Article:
May 10th, 2006


(no subject)

For a writer with something of a reputation for erudition, there are vast and embarrassing holes in my reading, particularly in fiction. Many of you know that wicked game invented by (or maybe only observed and written about by) David Lodge, in which academics and literati, late and night and possibly lit up, will admit to not having read a standard tome. This always begins with the laying down of a low card -- "Well I've never read Witold Gombrowicz," or "I never finished De rerum naturae," after which another player will top that with a work a little more surprising for the well read not to have read -- "Ha! Well I've never read past Volume One of Gibbon", or "Hmp -- I've never read The Spanish Tragedy." You see how this plays out -- competition gets more intense until someone gets so caught up they yell out "Hey! Guess what! I've never read DON QUIXOTE!" At which point his fellow academics look on him with pity or horror and he realizes he's destroyed his bona fides.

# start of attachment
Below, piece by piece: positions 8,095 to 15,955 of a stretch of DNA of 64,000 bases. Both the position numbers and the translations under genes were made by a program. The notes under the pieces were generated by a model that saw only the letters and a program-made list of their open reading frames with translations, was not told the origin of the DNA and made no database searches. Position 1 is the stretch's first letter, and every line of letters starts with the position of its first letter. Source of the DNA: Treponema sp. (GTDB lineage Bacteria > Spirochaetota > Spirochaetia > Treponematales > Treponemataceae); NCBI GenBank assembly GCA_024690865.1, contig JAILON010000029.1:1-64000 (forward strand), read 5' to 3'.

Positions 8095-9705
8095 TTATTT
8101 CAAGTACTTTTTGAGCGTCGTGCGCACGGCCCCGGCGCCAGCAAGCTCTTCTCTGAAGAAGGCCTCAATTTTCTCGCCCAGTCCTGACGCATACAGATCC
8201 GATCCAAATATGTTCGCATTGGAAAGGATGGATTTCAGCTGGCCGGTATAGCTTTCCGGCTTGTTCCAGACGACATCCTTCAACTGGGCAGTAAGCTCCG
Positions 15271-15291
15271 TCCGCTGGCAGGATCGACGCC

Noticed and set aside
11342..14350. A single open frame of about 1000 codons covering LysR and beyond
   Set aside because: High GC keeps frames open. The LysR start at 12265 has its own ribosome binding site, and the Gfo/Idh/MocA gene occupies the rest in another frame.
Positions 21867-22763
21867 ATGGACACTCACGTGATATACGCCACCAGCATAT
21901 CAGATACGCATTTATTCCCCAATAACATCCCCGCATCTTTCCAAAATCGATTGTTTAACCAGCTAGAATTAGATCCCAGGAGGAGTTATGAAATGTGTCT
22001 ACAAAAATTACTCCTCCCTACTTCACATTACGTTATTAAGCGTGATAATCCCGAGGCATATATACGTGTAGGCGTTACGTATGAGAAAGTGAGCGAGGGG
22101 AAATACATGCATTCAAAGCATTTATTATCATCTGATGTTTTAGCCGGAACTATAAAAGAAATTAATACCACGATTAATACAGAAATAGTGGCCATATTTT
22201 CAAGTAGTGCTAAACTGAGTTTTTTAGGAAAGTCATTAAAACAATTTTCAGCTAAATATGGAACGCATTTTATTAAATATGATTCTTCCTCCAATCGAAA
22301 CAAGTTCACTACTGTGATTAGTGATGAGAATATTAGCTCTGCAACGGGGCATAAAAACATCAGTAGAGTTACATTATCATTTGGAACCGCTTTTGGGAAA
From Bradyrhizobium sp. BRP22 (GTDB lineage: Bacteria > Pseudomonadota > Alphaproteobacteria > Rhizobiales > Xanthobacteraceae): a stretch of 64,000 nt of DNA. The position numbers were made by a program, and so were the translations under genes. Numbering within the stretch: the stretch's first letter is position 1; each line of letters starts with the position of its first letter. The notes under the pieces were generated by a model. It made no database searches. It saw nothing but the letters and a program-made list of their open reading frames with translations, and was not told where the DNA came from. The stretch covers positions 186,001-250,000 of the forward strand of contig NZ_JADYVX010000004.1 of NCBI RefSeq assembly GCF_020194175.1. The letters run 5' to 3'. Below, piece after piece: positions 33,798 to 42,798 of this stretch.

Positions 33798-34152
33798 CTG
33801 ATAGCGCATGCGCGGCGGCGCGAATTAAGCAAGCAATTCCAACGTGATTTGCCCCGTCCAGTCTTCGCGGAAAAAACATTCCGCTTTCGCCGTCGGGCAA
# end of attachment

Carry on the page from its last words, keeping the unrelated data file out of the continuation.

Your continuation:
All this on the occasion of my having bought the new(ish) translation of The Red and the Black. Never read it. Or Charterhouse of Parma either. So there. But I'm already ten pages into R&B and loving it. Well six pages. Next -- who knows? "Smoke" by Turgenev? "The Recognitions" by Gaddis? Is life long enough?